(vi) determining, for each pixel, the intensity in a transformed output image by taking the intensity of a corresponding pixel in the reflected digitized signal determined by the coordinates calculated in steps (iv) and (v).
2. A method as claimed in claim 1, wherein the smoothness constant generated in step (i) are in the range 1-15.
3. A method as claimed in claim 2, wherein each smoothness constant is 1.
4. A method as claimed in claim 1 or 2, wherein the reflective digitized signal of step (iii) is a ramp signal.
5. A method as claimed in claim 4, wherein the ramp signal is represented by the formula P.sub.r (x,y)=y for all x,y.
6. A method as claimed in claim 1, in combination with one or more methods for imparting a different effect to the input image, which method includes the following additional steps:
(i) generating a conditioning signal from the input signal; and
(ii) composing an output signal by selection from the outputs of the selected methods, in dependence upon the conditioning signal.
This application is a division of application Ser. No. 07/387,049 filed Jul. 31, 1989, (now U.S. Pat. No. 5,063,448) the contents of which are hereby incorporated by reference.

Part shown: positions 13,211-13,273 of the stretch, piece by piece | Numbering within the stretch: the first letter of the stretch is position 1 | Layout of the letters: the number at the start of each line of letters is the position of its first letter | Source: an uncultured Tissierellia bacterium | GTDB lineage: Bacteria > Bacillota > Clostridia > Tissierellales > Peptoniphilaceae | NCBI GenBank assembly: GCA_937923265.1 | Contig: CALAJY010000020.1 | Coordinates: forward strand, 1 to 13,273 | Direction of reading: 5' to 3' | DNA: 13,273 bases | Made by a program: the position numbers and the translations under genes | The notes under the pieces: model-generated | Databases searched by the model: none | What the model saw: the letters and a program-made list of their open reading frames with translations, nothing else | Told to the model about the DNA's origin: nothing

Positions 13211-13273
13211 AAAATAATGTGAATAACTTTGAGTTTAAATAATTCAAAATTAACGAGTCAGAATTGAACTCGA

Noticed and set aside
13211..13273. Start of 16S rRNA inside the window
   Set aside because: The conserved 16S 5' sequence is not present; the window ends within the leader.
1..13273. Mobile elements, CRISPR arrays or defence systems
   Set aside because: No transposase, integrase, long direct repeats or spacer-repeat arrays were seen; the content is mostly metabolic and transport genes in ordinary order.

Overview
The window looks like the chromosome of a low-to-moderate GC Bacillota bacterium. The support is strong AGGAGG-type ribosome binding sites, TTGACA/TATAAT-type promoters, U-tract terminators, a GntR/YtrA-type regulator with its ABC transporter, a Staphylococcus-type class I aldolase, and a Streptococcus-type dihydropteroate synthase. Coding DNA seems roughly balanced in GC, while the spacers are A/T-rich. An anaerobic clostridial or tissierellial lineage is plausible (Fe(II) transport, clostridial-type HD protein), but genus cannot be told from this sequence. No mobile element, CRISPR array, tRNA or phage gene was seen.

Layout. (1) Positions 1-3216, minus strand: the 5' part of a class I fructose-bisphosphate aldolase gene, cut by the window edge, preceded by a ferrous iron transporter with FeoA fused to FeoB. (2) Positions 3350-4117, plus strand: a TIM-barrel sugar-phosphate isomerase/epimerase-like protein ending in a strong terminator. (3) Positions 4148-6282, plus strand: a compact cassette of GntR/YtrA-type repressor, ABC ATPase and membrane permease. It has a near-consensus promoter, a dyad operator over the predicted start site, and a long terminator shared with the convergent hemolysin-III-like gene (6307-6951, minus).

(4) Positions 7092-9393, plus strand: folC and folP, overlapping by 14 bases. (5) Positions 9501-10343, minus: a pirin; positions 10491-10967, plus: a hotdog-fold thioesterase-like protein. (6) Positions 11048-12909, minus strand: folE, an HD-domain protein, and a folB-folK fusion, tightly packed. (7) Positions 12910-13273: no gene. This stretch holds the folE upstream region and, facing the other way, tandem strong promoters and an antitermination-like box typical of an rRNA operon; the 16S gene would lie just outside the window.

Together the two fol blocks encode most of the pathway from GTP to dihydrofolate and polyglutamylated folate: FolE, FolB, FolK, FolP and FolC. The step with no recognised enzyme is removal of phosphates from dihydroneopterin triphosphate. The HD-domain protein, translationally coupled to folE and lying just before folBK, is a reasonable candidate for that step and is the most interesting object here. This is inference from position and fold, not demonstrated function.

This invention relates to both a method and an apparatus for transforming pictures or images. More particularly, it relates to a method or apparatus for effecting a transformation of a digitized signal of an image into a reflective surface.
Both colour and black and white photography are in widespread use for both still and moving pictures. In the television field at least, numerous techniques have been used for manipulating a television picture in various ways, e.g. by adding or inserting a second image into a window in a first image. However, the basic picture itself remains essentially unchanged.
There is also a known technique of "posterisation" which essentially reduces the image to individual areas of solid, uniform colour, rather than progressive changes in colour.